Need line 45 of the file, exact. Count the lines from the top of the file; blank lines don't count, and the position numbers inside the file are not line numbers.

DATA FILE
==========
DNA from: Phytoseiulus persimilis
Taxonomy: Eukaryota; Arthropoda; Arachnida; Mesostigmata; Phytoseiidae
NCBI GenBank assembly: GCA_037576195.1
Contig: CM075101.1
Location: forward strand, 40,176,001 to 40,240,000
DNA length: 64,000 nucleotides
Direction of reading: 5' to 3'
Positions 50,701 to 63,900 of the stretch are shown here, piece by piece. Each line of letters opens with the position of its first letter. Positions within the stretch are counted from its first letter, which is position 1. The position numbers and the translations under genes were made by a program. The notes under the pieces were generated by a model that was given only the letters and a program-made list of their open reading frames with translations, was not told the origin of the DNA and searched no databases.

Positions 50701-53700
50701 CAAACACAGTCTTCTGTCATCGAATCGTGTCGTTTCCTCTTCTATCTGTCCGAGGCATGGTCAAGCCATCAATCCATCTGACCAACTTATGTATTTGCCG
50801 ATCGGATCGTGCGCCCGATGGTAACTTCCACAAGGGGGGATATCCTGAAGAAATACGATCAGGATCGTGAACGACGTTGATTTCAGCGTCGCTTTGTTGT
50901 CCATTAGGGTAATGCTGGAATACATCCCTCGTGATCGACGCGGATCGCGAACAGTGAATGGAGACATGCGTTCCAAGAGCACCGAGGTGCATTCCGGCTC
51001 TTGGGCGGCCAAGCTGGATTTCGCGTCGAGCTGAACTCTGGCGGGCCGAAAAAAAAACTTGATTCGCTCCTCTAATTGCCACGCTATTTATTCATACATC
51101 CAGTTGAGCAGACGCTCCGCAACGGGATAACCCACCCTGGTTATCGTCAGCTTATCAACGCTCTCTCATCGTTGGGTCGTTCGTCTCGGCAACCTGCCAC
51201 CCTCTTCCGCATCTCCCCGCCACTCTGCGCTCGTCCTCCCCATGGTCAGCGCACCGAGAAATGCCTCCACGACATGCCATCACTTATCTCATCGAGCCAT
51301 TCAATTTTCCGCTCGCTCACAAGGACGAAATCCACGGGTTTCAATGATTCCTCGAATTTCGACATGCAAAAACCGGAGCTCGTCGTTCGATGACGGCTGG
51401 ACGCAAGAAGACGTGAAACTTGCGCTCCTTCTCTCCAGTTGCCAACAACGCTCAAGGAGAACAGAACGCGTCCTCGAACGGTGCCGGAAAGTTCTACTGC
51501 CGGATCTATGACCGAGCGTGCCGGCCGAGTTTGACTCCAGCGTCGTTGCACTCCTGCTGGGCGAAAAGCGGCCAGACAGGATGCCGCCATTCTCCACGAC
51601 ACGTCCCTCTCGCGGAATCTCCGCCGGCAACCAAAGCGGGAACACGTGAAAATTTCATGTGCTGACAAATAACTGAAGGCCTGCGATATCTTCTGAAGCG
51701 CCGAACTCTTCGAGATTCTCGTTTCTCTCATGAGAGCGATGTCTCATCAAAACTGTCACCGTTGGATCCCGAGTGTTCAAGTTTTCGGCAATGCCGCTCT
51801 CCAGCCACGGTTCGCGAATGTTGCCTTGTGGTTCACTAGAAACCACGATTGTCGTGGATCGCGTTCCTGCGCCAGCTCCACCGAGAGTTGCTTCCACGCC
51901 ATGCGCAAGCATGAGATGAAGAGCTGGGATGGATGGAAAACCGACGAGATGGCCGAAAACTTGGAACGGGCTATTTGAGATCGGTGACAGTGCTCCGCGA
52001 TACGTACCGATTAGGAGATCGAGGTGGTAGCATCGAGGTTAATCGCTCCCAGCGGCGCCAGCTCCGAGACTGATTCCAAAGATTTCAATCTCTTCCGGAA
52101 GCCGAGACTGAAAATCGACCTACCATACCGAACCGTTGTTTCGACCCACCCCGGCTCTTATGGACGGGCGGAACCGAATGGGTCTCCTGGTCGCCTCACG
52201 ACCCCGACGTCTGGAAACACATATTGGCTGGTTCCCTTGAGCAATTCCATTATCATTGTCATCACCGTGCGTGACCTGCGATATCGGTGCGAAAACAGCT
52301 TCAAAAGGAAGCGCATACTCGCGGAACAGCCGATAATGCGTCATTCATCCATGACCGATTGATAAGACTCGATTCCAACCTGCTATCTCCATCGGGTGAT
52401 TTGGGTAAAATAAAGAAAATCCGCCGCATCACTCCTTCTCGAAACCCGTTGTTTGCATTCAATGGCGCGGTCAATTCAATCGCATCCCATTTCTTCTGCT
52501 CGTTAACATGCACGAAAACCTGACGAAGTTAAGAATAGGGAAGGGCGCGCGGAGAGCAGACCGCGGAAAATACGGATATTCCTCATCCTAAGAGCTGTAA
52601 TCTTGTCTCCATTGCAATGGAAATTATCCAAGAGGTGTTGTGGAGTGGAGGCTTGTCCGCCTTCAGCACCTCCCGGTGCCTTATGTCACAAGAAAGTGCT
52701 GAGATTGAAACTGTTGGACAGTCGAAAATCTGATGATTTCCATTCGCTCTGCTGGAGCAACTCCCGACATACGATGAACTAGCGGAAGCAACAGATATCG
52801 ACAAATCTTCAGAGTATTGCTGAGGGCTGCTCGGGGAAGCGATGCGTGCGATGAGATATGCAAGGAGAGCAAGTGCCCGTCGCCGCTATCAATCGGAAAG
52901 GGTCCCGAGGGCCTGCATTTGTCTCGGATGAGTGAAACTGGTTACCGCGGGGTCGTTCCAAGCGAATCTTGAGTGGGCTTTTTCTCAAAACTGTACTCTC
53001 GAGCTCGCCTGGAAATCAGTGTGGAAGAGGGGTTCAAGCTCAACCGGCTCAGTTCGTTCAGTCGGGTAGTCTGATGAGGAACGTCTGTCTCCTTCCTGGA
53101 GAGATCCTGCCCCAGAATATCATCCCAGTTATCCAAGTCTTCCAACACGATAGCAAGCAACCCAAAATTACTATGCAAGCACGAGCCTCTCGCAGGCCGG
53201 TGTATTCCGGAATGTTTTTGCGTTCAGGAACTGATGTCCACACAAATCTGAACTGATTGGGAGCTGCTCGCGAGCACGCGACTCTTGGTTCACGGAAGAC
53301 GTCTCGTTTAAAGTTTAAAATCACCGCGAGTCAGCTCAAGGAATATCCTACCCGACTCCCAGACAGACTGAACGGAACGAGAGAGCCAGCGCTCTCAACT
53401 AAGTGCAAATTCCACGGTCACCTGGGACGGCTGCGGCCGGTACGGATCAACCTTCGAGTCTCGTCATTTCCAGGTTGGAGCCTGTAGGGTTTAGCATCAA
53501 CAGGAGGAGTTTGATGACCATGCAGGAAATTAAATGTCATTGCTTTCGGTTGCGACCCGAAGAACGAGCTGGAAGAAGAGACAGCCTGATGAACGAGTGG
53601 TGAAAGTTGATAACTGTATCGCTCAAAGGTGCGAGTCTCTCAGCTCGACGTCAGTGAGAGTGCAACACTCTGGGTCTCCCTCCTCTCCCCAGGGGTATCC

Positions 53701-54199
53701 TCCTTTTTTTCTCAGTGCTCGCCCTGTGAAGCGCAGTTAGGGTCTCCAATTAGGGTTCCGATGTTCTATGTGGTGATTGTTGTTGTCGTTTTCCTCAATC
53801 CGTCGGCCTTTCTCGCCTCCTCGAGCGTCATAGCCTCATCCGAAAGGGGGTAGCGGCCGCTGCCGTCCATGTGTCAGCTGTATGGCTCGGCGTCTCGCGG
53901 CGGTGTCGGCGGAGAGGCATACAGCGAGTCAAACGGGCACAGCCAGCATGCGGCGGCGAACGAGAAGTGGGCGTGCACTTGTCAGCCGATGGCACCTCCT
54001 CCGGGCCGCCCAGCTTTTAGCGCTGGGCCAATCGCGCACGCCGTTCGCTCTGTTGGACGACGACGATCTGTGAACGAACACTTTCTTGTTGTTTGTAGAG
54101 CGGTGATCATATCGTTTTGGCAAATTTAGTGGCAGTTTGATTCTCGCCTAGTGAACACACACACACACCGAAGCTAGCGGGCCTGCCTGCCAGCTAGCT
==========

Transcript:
54101 CGGTGATCATATCGTTTTGGCAAATTTAGTGGCAGTTTGATTCTCGCCTAGTGAACACACACACACACCGAAGCTAGCGGGCCTGCCTGCCAGCTAGCT